Heart disease awareness among college students

Kristina M. Collins, Marilyn Dantico, Nelma B C Shearer, Kenneth L. Mossman

Research output: Contribution to journalReview articlepeer-review

47 Scopus citations


The purpose of this research was to explore college students' attitudes about heart disease risks and preventive strategies. The survey population consisted of students enrolled in selected lecture courses at Arizona State University. A total of 1481 surveys were used in data analysis. Respondents indicated a lower perception of heart disease risk for women than for men, and a majority of students incorrectly believed that breast cancer is a more significant health concern for women than heart disease. Respondents in most ethnic groups believed that whites are most at risk for developing heart disease. Students overall had relatively low levels of knowledge about heart disease and its risk factors compared to other health issues, such as sexually transmitted diseases (STDs) and psychological disorders. The results suggest that educational intervention is necessary to increase college students' knowledge about heart disease; and, in particular, efforts need to be made to raise awareness about heart disease among women and minorities. Guidelines for future educational intervention must address common misconceptions about which demographic groups are at risk for developing heart disease and address gaps in knowledge that young people have regarding heart disease prevention.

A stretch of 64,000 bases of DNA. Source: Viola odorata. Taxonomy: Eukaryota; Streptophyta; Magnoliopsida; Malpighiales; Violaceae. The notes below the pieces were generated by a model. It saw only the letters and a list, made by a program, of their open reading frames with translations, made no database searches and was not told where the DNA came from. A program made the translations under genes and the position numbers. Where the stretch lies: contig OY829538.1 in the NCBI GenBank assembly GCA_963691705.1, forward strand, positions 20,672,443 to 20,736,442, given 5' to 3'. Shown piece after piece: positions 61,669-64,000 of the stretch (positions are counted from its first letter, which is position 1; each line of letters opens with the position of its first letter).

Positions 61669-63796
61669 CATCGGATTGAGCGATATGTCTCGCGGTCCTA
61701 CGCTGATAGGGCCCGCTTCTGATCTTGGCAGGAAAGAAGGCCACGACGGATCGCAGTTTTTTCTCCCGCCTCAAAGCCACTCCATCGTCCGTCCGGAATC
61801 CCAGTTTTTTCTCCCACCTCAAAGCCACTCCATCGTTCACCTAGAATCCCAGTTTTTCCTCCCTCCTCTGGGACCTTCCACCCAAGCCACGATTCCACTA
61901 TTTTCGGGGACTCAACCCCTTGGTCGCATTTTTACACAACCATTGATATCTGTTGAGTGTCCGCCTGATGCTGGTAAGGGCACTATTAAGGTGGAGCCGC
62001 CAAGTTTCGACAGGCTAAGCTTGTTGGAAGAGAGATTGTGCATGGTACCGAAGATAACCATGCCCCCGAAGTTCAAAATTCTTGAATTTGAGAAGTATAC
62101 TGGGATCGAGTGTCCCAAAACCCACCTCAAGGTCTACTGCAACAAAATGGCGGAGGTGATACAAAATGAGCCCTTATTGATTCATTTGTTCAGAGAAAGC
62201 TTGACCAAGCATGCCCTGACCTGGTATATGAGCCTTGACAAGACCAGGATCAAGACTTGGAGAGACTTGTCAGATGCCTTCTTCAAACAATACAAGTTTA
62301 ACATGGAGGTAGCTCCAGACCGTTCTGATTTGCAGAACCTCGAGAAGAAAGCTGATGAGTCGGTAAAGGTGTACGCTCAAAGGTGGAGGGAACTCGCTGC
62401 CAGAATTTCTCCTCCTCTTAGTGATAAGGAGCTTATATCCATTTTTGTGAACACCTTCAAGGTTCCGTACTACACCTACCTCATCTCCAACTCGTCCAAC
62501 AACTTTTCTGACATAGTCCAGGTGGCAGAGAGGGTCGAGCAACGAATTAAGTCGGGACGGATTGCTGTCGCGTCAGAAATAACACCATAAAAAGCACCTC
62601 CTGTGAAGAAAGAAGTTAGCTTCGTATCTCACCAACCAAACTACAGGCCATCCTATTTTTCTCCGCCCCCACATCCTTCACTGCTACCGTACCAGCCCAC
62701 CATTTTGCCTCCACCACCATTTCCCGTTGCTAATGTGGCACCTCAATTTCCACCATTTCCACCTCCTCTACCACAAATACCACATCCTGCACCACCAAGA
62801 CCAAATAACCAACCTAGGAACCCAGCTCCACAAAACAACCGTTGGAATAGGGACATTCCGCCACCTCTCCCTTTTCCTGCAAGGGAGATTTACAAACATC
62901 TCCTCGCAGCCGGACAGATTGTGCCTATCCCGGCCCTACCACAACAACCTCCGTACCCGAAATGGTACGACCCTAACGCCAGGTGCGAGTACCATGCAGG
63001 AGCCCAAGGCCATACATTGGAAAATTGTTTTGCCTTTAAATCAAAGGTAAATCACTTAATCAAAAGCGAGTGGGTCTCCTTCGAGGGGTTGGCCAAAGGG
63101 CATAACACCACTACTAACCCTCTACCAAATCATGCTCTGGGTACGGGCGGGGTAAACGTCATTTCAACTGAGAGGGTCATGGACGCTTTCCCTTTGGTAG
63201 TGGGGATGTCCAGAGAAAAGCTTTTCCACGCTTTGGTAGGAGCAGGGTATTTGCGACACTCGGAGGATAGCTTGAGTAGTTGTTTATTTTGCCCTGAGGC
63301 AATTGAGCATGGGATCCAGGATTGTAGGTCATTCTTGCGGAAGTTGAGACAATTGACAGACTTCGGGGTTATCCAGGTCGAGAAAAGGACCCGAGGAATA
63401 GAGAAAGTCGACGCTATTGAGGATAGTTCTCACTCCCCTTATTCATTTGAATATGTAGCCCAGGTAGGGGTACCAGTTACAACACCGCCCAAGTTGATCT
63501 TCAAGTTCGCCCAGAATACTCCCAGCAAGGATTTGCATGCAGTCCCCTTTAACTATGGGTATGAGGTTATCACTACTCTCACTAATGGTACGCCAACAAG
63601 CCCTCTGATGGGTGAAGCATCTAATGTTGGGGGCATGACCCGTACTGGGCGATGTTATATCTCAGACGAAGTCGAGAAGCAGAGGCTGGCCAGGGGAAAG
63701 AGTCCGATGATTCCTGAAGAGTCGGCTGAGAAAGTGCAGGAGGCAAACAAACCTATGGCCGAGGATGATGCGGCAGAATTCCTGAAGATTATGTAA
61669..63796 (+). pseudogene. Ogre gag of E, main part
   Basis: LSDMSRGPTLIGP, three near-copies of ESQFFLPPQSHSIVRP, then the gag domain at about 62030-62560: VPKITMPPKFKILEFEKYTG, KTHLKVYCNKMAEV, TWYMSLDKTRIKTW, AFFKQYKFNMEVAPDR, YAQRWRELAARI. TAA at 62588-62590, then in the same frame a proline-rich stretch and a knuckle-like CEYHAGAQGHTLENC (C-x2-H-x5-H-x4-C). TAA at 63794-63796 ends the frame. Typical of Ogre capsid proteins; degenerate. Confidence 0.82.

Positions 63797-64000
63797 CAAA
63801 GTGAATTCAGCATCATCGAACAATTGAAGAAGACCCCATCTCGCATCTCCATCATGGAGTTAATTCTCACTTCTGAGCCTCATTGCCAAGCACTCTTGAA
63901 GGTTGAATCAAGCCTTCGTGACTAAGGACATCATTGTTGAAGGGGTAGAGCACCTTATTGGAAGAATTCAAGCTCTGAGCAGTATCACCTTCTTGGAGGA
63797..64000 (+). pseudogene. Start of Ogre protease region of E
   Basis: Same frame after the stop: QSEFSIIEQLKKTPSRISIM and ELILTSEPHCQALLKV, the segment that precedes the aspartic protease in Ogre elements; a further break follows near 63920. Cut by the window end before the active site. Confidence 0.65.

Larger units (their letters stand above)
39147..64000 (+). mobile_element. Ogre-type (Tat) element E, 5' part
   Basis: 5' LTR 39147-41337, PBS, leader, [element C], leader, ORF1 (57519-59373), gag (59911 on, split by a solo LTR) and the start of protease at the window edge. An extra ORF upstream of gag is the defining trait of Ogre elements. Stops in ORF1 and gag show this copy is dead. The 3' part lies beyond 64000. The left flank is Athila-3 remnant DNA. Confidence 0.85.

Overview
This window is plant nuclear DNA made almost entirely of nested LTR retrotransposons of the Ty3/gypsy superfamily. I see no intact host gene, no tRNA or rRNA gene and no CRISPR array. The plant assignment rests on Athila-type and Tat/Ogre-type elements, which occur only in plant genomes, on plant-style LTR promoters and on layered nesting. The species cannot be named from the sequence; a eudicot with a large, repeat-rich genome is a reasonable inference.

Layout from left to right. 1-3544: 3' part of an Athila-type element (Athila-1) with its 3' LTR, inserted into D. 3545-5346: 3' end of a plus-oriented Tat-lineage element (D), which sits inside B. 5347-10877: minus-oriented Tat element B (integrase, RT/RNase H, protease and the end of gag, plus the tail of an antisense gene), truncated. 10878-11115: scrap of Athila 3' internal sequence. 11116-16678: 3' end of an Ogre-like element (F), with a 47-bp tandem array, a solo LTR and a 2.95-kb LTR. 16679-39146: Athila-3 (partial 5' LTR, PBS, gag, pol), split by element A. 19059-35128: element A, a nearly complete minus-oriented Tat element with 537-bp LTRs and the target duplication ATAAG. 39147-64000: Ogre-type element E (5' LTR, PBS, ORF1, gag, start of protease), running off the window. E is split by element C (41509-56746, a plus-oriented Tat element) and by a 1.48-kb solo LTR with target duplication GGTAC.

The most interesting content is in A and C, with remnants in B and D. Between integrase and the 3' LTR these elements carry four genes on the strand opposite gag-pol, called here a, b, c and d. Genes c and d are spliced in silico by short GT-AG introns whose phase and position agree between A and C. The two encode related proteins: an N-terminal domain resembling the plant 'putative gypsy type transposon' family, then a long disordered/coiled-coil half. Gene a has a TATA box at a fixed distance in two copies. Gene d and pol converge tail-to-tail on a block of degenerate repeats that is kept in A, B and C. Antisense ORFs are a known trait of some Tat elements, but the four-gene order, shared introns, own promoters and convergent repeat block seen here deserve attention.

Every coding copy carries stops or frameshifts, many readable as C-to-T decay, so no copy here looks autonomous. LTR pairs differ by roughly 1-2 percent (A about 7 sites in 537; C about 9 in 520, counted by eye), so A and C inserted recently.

Original languageEnglish (US)
Pages (from-to)405-420
Number of pages16
JournalJournal of Community Health
Issue number5
StatePublished - Oct 1 2004


  • awareness
  • ethnicity
  • gender
  • heart disease
  • students

ASJC Scopus subject areas

  • Health(social science)
  • Public Health, Environmental and Occupational Health


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